Coen Oil Rebranding, Expanding C-Stores
Converting c-stores to Ruff Creek Markets brand, touting aggressive acquisition plan
WASHINGTON, Pa. -- Coen Oil Co. has a new convenience-store brand--Ruff Creek Markets. The company is overhauling its 38 corporate-owned gas stations and convenience stores in Ohio, Western Pennsylvania and West Virginia. The stores have been operating under various brand names, including Coen Markets and Kwik King, a chain Coen Oil acquired earlier this year.
Coen Oil's convenience stores are focused on providing fresh, prepared foods, including Kwik King's signature fried chicken and "jojos" (potato wedges fried with chicken), breakfast sandwiches, coffee and other staples, such as cold beverages and snacks, while also offering gasoline and other fuel products.
The company has named marketing communications firm Gatesman+Dave as agency-of-record for the new brand.
"With the acquisition of Kwik King and the investment we are making in renovating those stores and our other locations, we have made a significant commitment to the retail convenience business," said Charles McIlvaine, chairman of Coen Oil.
"This is our first foray in having an organized agency relationship," he told The Pittsburgh Business Times. "Mostly, it's been ad hoc and home-grown, and we've passed that size and scale and needed additional sophistication for what we're trying to accomplish. … We're on our way to 50-plus stores, which we think we'll get to in the next 24 months, and that's a relevant point of critical mass."
He continued, "We'll be deploying our image across our sites and putting them under the same banner, and we need a grand re-opening strategy.
The engagement of Gatesman+Dave encompasses a broad range of agency services, including research, creative, digital, media planning and buying, public relations and social media. John Gatesman, president and CEO, said the agency's first campaign would break mid-summer for the grand re-opening of several stores in the Ohio Valley.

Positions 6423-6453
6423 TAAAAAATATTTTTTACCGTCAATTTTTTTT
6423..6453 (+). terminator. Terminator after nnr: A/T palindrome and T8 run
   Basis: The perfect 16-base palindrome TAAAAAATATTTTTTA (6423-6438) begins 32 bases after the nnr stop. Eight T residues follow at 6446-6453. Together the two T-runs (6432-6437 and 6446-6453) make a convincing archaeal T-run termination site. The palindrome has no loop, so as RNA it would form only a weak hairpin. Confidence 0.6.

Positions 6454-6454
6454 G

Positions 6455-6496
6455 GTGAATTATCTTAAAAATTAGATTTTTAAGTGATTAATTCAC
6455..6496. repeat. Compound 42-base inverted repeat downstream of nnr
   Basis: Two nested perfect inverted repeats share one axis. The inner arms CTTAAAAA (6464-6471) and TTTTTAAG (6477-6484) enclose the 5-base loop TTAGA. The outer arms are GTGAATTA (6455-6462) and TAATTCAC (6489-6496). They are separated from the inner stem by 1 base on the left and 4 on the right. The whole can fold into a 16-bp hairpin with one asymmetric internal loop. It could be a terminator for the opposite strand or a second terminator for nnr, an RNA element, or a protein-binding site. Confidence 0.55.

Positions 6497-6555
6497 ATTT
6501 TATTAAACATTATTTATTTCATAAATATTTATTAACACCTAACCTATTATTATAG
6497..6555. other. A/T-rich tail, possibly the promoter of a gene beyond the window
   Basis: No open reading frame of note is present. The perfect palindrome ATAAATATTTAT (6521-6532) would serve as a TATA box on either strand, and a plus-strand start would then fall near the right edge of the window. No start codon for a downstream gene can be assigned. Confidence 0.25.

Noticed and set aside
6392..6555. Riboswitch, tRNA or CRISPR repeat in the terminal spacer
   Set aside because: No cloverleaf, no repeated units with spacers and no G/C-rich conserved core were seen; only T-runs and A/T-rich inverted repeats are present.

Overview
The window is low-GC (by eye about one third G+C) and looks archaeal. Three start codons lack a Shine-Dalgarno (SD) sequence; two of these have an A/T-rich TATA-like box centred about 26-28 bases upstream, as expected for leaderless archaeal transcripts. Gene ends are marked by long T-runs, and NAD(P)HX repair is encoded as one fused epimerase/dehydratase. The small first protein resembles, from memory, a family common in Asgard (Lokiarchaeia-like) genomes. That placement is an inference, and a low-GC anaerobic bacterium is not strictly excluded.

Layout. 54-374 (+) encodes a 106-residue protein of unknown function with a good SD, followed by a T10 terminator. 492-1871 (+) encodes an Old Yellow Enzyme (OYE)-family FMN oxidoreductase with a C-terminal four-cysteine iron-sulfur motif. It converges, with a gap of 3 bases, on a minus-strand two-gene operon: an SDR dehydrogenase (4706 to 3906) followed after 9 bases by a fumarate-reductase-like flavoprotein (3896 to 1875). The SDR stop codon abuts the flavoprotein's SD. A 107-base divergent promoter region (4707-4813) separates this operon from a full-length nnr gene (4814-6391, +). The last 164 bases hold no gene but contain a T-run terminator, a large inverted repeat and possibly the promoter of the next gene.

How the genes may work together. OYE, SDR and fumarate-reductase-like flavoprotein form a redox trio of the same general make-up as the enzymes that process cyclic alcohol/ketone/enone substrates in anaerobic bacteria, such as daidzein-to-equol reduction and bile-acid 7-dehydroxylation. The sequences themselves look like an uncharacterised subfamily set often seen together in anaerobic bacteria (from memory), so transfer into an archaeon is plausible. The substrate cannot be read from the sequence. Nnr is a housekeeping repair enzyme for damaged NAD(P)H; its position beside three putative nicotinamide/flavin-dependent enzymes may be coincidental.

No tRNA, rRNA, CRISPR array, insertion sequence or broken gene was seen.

"The c-store industry has evolved tremendously during the past two decades, and it is an ultra-competitive category," he said. "Today, c-stores chains aren't just competing with each other. They are competing with everything from grocery stores to chain drug retailers to quick-serve restaurants. We know the grocery and c-store retail channel, we know the restaurant industry and we have a proven track record of successfully launching and repositioning brands in each. We are up for the challenge, and we are excited about the opportunity as Coen continues to expand the Ruff Creek Markets footprint."
Founded in 1923, Washington, Pa.-based Coen Oil used the Ruff Creek name on a company-owned general store across from its headquarters in the early 1920s.
Because of the number of convenience stores available to consumers, "you've got to tell the customer why they should stop here; you have to create a value proposition," McIlvaine told the newspaper. "We feel a key component of our personality and heritage is our local roots. We've been here since 1923, and we're the third generation doing this. A name like Ruff Creek is something people will recognize as a real place and it's a kind of funky spelling that stands out visually with a cue of local, family wholesomeness. We're called markets because we want to see something other than the combination of hot dogs, cokes and smokes. We have a fresh-food program that is our focus going forward. "
McIlvaine said expects to grow Ruff Creek through new-store launches--the company is planning three for 2015--as well as acquisitions of single stores and small chains.
Consolidation has been intense nationally in the convenience store sector over the past couple years, said the report.
"We're a natural group to talk to in that context," said McIlvaine. "Just because you have a gas pump, that's not enough, People want to have the right offer and they don't want to waste their time. There are several single-site operations that are going to have challenges--there's a need for technology and investing more in the business--unless you have really terrific real estate. Americans go to convenience stores more than any other class of trade, and their needs have become more sophisticated, so the offerings have to become more sophisticated."
Click here to view the full Pittsburgh Business Times report.